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I'm an assistant professor of neuroscience at Washington State University in Vancouver, where I use tiny zebrafish (the size of an eyelash!) as a model system to study human hearing loss and how we can prevent it. I'm also a long-time Toastmaster and I teach communication workshops. This blog represents the merging of my two passions - science and communication, which has really become one central passion - the science of communication. There's a revolution in science right now...the idea that we scientists should sometimes leave the lab and talk about what we do, and why we do it, to real people. This blog looks at why we should do this, and how to actually talk about science with non-scientists (and with each other!). Portions of this blog are also featured on Qualia, the AAAS MemberCenter blog site.

Monday, October 31, 2011

Trick, Treat, or Talk

On a fine Halloween day, why not sprinkle a little Halloween spirit into your talk? Dr. Gwenn Garden of the University of Washington did just that, giving us a little light-heartedness at the beginning of her neuroscience seminar today. Dr. Garden studies glia - the cells in our brains that neurons can’t live without. Rather than using a laser pointer to show us features on her slides, Gwenn used her fairy wand-today she was the glia fairy!  Her opening slides also included analogies to candy corn-anyone hungry for some Halloween candy?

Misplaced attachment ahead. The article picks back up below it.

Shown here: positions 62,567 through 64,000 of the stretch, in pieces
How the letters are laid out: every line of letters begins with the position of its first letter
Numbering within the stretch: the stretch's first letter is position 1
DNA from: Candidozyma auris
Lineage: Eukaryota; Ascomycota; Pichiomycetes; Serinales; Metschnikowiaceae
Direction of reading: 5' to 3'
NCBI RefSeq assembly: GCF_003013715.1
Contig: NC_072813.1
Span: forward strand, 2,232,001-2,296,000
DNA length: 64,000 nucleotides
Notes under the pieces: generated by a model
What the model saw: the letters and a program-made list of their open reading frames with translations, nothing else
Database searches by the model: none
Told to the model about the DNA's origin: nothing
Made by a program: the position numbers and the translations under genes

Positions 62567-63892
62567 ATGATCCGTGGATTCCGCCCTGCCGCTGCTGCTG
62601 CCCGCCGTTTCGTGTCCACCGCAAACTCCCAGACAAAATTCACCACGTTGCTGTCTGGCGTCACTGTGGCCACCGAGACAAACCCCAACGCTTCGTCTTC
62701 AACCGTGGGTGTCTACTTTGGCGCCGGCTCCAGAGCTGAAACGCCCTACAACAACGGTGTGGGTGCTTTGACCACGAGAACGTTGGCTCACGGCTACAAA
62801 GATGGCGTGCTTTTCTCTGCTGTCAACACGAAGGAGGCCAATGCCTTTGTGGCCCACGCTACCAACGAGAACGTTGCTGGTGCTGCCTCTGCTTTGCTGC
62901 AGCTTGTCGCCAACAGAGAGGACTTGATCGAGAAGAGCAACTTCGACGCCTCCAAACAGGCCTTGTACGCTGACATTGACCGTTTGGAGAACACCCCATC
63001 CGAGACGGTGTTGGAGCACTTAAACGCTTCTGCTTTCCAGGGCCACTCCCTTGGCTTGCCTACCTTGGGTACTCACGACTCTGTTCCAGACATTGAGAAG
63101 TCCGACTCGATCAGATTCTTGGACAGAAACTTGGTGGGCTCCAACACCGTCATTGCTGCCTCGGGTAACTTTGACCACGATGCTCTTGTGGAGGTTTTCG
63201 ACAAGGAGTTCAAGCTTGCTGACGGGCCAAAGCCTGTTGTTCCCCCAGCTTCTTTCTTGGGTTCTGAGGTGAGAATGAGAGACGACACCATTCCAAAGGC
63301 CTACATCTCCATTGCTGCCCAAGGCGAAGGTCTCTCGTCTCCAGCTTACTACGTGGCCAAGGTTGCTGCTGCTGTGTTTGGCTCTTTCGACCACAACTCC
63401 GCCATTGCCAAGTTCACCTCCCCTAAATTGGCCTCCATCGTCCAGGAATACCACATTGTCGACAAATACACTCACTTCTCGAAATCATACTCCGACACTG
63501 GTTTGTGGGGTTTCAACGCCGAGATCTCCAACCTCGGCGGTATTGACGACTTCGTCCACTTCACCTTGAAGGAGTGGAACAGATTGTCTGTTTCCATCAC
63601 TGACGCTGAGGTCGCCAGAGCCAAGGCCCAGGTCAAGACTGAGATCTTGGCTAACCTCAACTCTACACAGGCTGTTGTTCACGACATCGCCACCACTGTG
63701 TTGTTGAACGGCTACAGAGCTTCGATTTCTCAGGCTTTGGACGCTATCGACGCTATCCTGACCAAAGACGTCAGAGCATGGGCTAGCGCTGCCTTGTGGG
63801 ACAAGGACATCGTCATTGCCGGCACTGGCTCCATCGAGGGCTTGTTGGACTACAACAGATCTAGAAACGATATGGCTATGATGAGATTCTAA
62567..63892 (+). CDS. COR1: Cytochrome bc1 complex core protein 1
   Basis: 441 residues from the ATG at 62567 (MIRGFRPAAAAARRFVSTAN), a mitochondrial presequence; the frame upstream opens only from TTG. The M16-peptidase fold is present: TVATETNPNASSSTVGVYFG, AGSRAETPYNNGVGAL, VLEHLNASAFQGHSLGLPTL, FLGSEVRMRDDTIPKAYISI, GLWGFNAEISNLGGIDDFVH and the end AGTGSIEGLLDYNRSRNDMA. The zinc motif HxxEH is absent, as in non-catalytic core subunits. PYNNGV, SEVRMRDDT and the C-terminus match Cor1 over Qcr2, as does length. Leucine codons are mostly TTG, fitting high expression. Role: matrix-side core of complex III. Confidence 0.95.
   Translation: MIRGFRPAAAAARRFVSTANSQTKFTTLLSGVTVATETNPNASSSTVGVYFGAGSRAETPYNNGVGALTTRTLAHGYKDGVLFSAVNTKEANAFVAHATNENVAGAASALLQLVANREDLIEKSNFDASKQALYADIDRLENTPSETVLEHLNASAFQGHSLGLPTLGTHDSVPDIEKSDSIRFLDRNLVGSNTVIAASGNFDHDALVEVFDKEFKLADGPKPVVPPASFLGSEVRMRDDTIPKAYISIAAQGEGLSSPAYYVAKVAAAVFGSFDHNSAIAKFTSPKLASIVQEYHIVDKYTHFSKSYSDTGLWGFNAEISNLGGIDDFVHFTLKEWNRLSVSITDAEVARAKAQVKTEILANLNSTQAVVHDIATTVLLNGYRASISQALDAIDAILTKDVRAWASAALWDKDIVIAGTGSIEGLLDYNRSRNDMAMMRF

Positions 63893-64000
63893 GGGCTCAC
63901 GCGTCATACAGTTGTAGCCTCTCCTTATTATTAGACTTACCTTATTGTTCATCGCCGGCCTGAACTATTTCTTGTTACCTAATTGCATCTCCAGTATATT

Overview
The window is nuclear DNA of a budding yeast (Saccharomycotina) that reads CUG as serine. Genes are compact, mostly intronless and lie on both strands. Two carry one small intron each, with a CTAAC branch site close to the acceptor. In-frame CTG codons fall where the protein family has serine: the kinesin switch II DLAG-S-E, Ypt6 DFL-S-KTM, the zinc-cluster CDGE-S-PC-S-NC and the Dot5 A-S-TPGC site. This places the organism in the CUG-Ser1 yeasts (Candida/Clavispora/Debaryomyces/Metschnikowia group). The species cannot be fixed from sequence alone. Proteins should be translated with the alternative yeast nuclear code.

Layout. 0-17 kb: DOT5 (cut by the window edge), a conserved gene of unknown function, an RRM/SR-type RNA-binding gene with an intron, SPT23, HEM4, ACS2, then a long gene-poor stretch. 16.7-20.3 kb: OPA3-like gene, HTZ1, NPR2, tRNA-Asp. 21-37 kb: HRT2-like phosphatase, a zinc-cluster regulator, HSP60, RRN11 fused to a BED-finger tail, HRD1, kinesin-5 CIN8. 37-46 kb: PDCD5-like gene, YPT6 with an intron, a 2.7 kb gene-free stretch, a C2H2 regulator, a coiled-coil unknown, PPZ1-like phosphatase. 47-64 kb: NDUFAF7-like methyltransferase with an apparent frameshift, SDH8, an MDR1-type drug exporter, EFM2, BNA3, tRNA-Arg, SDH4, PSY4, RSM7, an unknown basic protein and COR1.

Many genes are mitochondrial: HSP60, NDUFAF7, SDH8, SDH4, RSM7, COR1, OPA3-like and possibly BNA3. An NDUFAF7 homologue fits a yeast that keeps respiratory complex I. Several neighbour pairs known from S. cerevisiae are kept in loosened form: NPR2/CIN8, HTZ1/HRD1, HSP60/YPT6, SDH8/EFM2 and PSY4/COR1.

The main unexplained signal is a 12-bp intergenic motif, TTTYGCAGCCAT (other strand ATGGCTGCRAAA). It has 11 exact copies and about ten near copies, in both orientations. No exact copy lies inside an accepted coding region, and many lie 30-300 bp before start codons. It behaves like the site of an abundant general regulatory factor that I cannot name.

Halloween aside, Dr. Garden told us two stories today about different kinds of glia and how they work, or don’t work, in the case of neural degeneration.  And she set the stage for her stories by giving us a little insight on how three men named Charles would think about glia: Charles Darwin (the evolutionary perspective), Charles Dickens (a tale of two glia), and Charles Shultz (Good grief Charlie Brown, glia are complicated!). After she had us all laughing, we were ready for her stories, complete with interesting data and complicated interactions between cells. 

Dr. Garden showed off two important features of science communication:
1)   If it’s a holiday, why not bring that holiday theme into the talk?
2)   Serious science can be described with a smile, a laugh, and a few good stories.

So Happy Halloween! May your next talk be the right mix of glial fairy dust (or maybe astrophysics fairy dust if that’s more your thing) and good science with a good story.

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